Connect with us


Legendary Blues Band on their way to Red Deer!


7 minute read

From The Central Music Festival Society – Click to buy tickets now.

By Mark Weber

The Legendary Downchild Blues Band 50th Anniversary Tour

Few absolutely nail the magic and mystery of the blues quite like the Downchild blues band, a legendary group that is marking 50 trailblazing years in the music biz.

Presented by the Central Music Festival Society, Downchild is slated to perform at Red Deer’s Memorial Centre Oct. 30th.

As noted in their bio, Downchild catapulted to international acclaim as inspiration for Dan Aykroyd and the late John Belush’s smash film The Blues Brothers. In fact, two Downchild tunes – Shotgun Blues and (I Got Everything I Need) Almost were covered on the Blues Brothers 1978 disc Briefcase Full of Blues.

The band is led by founder Donnie ‘Mr. Downchild’ Walsh on guitar and harmonica, singer Chuck Jackson who also plays harmonica, tenor sax man Pat Carey, Michael Fonfara on keyboards, Gary Kendall on bass and drummer Mike Fitzpatrick.

Jackson, who signed on with Downchild 30 years ago, noted that the band made tremendous headway right from the get-go as there weren’t a lot of blues bands criss-crossing the continent in those early days.

Everyone can identify with the blues,” he added of the genre’s unfading and historic appeal. “Everyone has their bad days in different ways. And originally, blues music was meant to help you get over your blues and pick you up and to help you forget about your troubles,” he said, noting that Downchild is known for the band’s ‘jump blues’ style.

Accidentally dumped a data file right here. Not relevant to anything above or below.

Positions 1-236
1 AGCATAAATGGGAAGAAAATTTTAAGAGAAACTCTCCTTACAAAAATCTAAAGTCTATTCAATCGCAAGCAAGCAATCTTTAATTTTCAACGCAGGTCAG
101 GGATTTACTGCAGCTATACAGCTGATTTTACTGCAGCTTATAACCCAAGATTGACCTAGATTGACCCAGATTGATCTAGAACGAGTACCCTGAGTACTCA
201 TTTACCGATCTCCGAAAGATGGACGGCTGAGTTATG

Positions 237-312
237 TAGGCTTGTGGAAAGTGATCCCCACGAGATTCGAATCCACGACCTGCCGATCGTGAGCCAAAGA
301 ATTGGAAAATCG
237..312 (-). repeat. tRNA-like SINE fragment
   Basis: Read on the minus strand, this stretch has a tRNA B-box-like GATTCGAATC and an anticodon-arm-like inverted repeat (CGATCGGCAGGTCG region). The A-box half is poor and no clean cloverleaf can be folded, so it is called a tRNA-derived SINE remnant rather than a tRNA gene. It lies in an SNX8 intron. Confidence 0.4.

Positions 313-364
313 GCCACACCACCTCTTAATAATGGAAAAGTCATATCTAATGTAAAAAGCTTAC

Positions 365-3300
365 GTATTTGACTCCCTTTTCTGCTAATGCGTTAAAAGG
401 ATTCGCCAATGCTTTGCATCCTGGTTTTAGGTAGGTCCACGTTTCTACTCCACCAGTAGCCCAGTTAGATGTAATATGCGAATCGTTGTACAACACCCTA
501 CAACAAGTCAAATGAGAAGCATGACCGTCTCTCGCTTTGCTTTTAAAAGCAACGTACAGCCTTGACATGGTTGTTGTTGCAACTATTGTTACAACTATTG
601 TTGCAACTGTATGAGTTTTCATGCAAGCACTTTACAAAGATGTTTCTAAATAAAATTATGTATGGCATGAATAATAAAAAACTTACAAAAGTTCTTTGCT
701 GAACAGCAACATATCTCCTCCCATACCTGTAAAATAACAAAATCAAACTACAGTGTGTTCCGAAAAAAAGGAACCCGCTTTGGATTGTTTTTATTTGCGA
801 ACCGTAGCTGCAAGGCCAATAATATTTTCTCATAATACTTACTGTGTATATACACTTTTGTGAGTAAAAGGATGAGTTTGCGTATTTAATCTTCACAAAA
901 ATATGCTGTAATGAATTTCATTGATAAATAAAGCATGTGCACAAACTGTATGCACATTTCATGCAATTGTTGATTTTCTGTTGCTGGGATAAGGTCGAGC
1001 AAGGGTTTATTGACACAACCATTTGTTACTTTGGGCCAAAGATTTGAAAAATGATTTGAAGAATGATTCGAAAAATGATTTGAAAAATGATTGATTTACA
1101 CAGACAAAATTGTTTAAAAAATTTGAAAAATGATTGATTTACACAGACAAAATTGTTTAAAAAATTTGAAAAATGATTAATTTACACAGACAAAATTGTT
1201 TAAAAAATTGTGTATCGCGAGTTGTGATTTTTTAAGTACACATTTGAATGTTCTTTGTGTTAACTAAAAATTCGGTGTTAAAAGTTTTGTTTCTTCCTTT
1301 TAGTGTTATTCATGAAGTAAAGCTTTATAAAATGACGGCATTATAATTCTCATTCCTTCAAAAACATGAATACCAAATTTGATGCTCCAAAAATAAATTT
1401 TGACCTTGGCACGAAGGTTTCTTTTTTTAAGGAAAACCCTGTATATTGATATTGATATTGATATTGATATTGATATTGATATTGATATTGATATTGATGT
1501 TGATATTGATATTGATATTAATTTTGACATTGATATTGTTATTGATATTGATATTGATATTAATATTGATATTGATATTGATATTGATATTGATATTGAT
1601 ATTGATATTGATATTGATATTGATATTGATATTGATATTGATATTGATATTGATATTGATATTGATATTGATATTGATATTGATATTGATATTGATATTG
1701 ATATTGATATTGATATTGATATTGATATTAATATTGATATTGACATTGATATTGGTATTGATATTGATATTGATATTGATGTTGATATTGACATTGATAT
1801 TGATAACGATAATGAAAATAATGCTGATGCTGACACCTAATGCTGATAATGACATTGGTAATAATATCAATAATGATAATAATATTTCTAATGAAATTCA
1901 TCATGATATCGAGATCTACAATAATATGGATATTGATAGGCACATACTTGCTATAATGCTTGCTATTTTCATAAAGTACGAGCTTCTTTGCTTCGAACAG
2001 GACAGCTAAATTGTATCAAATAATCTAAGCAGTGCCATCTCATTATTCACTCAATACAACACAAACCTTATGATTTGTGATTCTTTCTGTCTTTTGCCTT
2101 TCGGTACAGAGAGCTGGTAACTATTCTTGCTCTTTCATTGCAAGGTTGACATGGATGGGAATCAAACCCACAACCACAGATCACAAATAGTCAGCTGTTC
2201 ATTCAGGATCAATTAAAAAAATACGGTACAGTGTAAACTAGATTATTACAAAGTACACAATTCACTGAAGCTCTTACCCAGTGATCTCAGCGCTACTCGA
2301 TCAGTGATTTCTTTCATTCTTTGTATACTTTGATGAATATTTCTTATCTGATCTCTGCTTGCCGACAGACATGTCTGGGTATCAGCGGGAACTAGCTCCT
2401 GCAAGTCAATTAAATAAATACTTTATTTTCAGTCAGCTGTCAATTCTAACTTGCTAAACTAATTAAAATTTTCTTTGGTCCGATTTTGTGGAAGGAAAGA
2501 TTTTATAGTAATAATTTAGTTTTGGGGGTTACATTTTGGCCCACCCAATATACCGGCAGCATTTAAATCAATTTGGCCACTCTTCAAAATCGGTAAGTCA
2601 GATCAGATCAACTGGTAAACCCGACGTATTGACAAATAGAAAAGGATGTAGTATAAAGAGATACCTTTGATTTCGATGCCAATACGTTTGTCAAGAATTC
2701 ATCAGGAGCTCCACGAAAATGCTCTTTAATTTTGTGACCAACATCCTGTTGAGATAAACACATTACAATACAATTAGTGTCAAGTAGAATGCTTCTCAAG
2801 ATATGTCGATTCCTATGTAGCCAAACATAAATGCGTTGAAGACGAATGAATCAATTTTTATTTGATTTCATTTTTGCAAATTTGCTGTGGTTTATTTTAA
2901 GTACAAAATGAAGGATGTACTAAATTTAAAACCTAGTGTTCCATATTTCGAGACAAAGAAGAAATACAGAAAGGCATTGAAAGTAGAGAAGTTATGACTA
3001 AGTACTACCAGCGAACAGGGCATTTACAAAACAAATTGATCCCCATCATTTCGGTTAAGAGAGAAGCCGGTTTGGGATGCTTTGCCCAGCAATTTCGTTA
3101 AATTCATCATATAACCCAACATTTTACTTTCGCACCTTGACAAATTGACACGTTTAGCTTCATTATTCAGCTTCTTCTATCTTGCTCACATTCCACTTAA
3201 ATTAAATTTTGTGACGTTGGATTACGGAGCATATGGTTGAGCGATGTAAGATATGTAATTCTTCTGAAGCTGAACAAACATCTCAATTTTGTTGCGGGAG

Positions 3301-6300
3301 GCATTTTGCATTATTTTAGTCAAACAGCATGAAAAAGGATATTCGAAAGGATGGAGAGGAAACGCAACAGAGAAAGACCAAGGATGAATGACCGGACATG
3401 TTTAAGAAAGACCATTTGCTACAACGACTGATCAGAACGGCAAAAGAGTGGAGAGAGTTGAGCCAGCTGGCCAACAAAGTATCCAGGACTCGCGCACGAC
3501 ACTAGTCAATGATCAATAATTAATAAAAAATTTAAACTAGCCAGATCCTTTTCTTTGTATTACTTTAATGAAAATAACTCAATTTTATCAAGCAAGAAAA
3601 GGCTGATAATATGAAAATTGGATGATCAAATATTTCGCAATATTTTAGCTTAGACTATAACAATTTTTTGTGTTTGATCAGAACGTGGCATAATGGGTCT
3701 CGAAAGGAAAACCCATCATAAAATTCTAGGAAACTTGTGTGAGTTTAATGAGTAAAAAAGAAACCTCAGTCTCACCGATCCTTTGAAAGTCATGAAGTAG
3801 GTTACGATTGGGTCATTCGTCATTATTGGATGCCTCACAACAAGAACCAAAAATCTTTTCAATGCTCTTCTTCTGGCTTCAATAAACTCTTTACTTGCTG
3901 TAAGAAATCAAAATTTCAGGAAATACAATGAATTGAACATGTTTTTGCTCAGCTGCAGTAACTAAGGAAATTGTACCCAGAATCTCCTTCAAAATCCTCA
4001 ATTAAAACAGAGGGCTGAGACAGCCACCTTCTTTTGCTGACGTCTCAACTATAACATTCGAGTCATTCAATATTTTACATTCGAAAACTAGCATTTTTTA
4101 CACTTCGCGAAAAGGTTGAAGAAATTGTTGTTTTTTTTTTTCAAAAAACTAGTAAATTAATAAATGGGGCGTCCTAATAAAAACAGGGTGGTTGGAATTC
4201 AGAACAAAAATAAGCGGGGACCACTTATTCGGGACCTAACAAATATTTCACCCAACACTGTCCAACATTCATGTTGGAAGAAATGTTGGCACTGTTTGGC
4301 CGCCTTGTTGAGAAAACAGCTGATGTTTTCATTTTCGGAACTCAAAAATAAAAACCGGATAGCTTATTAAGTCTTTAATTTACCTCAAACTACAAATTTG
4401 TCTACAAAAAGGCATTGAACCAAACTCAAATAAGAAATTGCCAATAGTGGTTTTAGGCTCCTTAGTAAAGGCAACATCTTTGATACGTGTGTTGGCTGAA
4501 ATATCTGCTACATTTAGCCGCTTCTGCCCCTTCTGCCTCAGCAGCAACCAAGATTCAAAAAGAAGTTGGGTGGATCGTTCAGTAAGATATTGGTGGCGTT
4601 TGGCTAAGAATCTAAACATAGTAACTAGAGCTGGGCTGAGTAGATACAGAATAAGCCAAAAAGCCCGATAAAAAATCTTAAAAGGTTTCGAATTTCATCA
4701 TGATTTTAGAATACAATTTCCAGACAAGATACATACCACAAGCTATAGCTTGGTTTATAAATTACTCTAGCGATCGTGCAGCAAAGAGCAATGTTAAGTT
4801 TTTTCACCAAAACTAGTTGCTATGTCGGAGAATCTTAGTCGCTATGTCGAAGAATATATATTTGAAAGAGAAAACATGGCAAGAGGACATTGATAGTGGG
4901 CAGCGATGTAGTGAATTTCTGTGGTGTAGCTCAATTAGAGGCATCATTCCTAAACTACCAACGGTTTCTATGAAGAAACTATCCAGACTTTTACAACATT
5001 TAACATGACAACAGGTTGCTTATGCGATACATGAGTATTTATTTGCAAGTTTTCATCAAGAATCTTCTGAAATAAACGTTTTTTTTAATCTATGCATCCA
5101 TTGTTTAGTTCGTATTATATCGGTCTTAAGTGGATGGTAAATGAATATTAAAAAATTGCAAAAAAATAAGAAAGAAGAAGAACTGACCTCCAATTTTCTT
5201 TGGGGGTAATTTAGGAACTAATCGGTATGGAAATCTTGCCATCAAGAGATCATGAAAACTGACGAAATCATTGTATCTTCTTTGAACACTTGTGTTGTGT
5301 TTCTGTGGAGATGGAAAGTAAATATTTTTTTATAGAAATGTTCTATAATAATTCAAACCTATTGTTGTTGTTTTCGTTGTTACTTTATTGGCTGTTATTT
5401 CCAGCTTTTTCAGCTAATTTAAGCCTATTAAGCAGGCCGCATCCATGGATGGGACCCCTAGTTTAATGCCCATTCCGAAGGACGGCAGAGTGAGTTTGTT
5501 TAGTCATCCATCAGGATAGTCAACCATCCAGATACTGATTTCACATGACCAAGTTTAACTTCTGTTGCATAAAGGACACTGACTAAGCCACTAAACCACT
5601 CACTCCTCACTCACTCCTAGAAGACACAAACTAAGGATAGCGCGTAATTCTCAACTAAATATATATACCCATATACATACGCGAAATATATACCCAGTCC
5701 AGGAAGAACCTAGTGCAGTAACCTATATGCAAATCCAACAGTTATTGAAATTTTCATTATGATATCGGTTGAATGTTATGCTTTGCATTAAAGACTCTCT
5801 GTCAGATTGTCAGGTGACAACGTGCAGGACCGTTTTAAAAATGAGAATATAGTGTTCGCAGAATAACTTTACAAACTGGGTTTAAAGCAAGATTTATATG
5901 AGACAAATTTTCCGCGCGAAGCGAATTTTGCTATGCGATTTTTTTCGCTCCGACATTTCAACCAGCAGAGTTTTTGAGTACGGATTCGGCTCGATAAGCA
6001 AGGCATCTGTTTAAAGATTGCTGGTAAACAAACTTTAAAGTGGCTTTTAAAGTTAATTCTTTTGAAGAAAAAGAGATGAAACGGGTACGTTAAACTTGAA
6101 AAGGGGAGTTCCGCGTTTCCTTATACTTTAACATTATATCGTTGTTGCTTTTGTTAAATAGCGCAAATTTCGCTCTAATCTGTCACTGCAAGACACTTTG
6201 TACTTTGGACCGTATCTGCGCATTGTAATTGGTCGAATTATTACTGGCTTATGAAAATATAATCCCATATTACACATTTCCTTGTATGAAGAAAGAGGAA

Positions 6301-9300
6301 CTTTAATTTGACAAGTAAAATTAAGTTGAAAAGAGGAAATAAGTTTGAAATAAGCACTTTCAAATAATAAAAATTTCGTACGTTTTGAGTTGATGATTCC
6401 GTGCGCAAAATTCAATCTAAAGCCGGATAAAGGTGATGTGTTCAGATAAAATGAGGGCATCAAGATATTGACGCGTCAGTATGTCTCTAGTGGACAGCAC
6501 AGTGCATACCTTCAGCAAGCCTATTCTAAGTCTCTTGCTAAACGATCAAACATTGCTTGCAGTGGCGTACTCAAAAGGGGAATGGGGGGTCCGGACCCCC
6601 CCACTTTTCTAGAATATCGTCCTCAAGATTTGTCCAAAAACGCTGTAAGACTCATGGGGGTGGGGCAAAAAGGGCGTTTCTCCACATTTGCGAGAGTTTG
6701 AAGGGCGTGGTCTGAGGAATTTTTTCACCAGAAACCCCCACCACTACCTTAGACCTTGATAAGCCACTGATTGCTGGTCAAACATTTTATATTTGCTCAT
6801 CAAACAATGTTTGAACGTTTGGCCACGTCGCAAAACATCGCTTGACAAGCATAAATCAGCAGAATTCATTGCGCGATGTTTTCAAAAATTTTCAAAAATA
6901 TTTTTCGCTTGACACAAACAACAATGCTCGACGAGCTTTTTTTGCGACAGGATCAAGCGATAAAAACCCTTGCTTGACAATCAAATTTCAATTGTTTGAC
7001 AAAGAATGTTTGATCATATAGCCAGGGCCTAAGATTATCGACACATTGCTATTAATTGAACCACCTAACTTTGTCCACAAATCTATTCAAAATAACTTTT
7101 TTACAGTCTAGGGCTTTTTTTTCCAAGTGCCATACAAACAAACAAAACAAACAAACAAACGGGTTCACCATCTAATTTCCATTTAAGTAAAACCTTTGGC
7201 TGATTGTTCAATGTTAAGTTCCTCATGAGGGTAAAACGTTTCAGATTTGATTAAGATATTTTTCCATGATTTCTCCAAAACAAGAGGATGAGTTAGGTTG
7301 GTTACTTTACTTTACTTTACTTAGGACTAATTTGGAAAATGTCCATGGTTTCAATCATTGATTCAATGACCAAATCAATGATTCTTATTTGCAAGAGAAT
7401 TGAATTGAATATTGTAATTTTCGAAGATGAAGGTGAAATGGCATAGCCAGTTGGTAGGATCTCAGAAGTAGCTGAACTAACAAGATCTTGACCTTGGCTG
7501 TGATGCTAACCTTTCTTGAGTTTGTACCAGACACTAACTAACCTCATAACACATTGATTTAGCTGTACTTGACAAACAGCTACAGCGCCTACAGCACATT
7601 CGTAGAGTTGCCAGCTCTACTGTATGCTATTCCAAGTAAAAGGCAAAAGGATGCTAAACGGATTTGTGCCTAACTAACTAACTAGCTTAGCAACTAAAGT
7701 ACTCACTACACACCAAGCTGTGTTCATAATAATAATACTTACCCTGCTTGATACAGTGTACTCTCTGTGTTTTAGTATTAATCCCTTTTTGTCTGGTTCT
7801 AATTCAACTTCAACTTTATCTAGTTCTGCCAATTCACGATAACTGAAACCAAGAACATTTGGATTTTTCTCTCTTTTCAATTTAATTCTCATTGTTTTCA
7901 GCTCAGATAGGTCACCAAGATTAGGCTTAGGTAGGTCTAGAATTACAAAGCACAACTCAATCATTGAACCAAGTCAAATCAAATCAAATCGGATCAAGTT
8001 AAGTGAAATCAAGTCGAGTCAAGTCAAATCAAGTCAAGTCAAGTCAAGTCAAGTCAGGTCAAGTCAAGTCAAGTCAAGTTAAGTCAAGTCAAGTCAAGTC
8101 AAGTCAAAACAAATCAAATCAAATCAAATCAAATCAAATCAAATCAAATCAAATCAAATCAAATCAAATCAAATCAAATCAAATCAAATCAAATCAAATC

Essentially, it’s an up-tempo feel that weaves in elements of swing, and also often features sax or brass.

As to the band’s astounding longevity, Jackson points out that really, the essence of the group hasn’t changed a whole lot over the years. “The band knows what it does. We write all our own music, and of course a lot of it has to do with our leader Donnie Walsh ‘Mr. Downchild’.”

Also, there’s a cohesiveness amongst the members that keeps the vision front and centre as well. “We’ve got a great relationship, and we just stay true to what we are. We play the blues, we don’t (stray) from that, and we’ve got great fans. Really, we have generations of fans – we’ve got grandparents that bring out their grandchildren to see us!

We’ve played everywhere across Canada and beyond – it’s been amazing, it’s really opened up the blues all around the world.

We’ve played in Central America, the United States, Canada, Europe – there was a time I never had any idea I would get to play the blues in Costa Rica or Jamaica or Norway or France.”

As mentioned, it’s that connection to their loyal fan base that also means the world to them. “We sign autographs and CDs after the shows and everyone is so happy that we are still continuing after 50 years,” he noted with gratitude. “They will tell us stories about how we played at their high school graduation, or how we played at a company Christmas party – so we’ve really got a great, great fan base and it’s always wonderful to see everyone.”

As for Jackson, that vocal ability started to surface when he was just a kid – singing in church choirs.

There were the jams and just getting together with like-minded folks to play and sing and pass the time. “People entertained themselves – we didn’t have 120 stations on the TV.